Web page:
This fiscal transparency evaluation (FTE) report assesses fiscal transparency practices in Colombia against the first three pillars of the IMF’s Fiscal Transparency Code. Fiscal forecasting and budgeting—Pillar II—is the strongest area in Colombia’s FTE. Half of the related indicators are advanced, mostly in the areas of: (1) orderliness of the legislative process and the adequacy of powers and information available to Congress; (2) credibility of economic and fiscal forecasts; and (3) medium-term forecasts and policy orientation. Fiscal reporting—Pillar I—and fiscal risk analysis and management—Pillar III—also reveal clear strengths. Fiscal reporting practices are advanced in terms of the coverage of fiscal institutions in fiscal reports and timeliness of annual financial statements.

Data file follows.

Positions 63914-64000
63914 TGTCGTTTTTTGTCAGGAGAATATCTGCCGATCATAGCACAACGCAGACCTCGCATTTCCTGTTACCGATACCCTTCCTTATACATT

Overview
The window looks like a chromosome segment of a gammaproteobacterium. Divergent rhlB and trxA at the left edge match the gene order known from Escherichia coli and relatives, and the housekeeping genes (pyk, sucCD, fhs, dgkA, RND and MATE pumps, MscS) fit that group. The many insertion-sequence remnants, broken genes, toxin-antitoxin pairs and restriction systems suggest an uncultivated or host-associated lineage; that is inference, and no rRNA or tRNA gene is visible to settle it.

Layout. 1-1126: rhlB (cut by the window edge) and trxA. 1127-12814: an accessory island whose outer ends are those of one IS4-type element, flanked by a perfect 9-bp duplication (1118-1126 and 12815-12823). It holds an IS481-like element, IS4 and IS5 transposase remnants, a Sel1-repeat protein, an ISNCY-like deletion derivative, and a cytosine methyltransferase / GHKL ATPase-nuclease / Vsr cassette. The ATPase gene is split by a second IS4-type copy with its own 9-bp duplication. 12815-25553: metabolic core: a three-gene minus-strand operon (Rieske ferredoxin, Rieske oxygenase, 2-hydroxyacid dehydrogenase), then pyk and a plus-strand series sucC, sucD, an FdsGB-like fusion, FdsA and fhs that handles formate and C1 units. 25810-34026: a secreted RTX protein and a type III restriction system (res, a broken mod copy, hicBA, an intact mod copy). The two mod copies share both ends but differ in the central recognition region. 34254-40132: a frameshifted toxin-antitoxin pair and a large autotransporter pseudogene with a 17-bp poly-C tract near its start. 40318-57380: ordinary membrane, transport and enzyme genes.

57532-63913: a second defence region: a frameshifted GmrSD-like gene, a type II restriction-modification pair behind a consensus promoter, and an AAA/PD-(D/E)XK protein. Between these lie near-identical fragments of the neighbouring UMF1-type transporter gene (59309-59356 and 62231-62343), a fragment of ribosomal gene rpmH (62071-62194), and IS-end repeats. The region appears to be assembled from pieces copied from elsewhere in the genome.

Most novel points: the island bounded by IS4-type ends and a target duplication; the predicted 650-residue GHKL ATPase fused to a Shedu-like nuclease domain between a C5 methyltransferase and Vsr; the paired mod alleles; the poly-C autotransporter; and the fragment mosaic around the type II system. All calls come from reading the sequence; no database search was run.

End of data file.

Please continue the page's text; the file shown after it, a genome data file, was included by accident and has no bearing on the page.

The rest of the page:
This fiscal transparency evaluation (FTE) report assesses fiscal transparency practices in Colombia against the first three pillars of the IMF’s Fiscal Transparency Code. Fiscal forecasting and budgeting—Pillar II—is the strongest area in Colombia’s FTE. Half of the related indicators are advanced, mostly in the areas of: (1) orderliness of the legislative process and the adequacy of powers and information available to Congress; (2) credibility of economic and fiscal forecasts; and (3) medium-term forecasts and policy orientation. Fiscal reporting—Pillar I—and fiscal risk analysis and management—Pillar III—also reveal clear strengths. Fiscal reporting practices are advanced in terms of the coverage of fiscal institutions in fiscal reports and timeliness of annual financial statements.